Intros: This a tough one. We actually just have a very quick intro. However, sometimes you have to actually add to your introduction if you want to monetize or get a sponsor for the podcast. So that I can live with. I think that if you fill the intro with a bunch of fluff it can be annoying. In fact in my own podcast there’s a 15 minute conversation prior to what our audience hears between me and the person I interview. Amazingly enough the guys at the lifestyle business podcast do have a bit of chatting back and forth but they do a really good job at showcasing their personalities. They’re really enjoyable to listen to.

    Too many Ads/no Structure: I’m with you on this one. If I heard a podcast that had lots of ads that would be the end of it for me. It’s like a blog where every single component is an advertisement. As far as structure goes I think that structure is important and I have a structure. But on the flip side of that I’ve had people who are so rigid in their structure that the show sounds more like an interrogation than an interview. So that’s one thing you really have to shy away from. One thing is that it has to be all about the listeners and what value you can give them. It’s not about you and your show.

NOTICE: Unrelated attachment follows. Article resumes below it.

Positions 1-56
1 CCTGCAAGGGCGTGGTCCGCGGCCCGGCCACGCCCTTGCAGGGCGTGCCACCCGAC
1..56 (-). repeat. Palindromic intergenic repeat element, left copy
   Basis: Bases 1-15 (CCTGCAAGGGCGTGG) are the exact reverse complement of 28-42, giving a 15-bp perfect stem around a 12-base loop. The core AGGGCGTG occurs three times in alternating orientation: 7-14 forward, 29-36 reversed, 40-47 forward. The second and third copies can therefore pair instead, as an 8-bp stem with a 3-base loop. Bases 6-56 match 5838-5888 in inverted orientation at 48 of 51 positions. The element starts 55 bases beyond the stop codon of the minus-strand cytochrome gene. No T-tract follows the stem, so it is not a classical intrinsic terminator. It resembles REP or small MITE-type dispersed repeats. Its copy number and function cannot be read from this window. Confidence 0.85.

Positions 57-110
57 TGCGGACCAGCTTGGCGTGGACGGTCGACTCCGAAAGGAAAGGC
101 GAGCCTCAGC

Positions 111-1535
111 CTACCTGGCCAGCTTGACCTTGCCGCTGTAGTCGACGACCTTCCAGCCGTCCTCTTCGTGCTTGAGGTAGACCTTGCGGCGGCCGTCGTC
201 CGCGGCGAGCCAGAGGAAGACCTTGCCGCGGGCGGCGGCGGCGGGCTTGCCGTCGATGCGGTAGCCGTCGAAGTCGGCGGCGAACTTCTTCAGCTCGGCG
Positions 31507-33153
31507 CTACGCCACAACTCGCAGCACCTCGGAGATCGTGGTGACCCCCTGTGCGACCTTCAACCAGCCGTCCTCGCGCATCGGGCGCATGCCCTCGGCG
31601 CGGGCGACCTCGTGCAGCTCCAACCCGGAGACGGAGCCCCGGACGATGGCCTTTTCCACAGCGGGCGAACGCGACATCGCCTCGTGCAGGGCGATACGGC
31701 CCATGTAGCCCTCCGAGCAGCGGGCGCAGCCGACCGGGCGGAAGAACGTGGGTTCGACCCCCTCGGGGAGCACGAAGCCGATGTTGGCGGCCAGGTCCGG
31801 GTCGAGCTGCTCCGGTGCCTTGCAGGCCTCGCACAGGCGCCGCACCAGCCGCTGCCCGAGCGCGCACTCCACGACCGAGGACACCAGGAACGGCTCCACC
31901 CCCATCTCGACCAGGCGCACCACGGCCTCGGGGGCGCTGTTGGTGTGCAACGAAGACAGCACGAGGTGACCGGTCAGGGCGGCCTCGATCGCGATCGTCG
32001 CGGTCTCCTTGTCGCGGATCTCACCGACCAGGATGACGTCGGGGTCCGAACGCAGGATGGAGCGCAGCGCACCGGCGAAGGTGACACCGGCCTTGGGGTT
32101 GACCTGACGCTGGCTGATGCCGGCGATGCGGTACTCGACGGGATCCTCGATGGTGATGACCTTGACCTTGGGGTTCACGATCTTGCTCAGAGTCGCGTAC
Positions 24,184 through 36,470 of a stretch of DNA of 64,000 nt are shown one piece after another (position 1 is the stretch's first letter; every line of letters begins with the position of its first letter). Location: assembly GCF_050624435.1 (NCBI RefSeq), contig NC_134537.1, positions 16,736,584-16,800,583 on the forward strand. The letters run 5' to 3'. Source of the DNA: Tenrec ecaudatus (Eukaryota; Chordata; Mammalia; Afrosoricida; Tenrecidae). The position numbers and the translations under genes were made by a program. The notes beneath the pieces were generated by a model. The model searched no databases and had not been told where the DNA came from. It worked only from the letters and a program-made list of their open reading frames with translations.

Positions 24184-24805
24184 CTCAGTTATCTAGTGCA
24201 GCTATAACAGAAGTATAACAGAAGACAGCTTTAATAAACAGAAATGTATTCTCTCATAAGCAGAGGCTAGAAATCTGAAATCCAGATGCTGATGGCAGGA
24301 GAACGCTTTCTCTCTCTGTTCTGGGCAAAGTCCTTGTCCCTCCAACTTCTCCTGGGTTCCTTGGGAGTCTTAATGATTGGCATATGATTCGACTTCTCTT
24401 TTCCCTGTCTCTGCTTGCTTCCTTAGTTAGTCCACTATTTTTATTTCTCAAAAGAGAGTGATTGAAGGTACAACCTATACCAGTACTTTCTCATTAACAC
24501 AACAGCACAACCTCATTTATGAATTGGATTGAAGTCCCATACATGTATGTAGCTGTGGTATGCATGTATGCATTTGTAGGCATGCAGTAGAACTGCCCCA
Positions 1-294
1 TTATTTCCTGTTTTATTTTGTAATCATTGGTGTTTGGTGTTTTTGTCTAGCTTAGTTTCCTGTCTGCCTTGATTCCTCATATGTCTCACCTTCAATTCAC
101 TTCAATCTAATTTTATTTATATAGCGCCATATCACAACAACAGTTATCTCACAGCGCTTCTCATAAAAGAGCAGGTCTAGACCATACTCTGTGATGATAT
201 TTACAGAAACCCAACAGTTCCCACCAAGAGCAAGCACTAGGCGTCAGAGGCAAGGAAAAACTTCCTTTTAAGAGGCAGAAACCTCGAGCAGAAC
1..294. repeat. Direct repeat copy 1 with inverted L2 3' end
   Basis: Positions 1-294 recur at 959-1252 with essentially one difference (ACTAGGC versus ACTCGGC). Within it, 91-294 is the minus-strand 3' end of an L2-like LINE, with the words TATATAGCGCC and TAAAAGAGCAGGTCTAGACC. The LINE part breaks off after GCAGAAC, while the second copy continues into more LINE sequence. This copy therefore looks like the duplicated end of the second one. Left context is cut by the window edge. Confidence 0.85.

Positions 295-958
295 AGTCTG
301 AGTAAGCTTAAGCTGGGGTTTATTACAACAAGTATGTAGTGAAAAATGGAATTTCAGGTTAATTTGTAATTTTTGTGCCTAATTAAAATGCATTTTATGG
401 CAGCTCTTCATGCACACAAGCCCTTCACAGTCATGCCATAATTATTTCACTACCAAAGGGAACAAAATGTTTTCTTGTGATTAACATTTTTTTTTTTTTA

Length/Attention Span: Ironically I don’t listen to tons of podcasts. Part of is my attention span is really short. Some of my friends who listen to my podcast know some of our episodes better than I do. That’s one of the most challenging things about podcasts. In a world where we’re chasing the next shiny thing, it’s hard to keep people focused.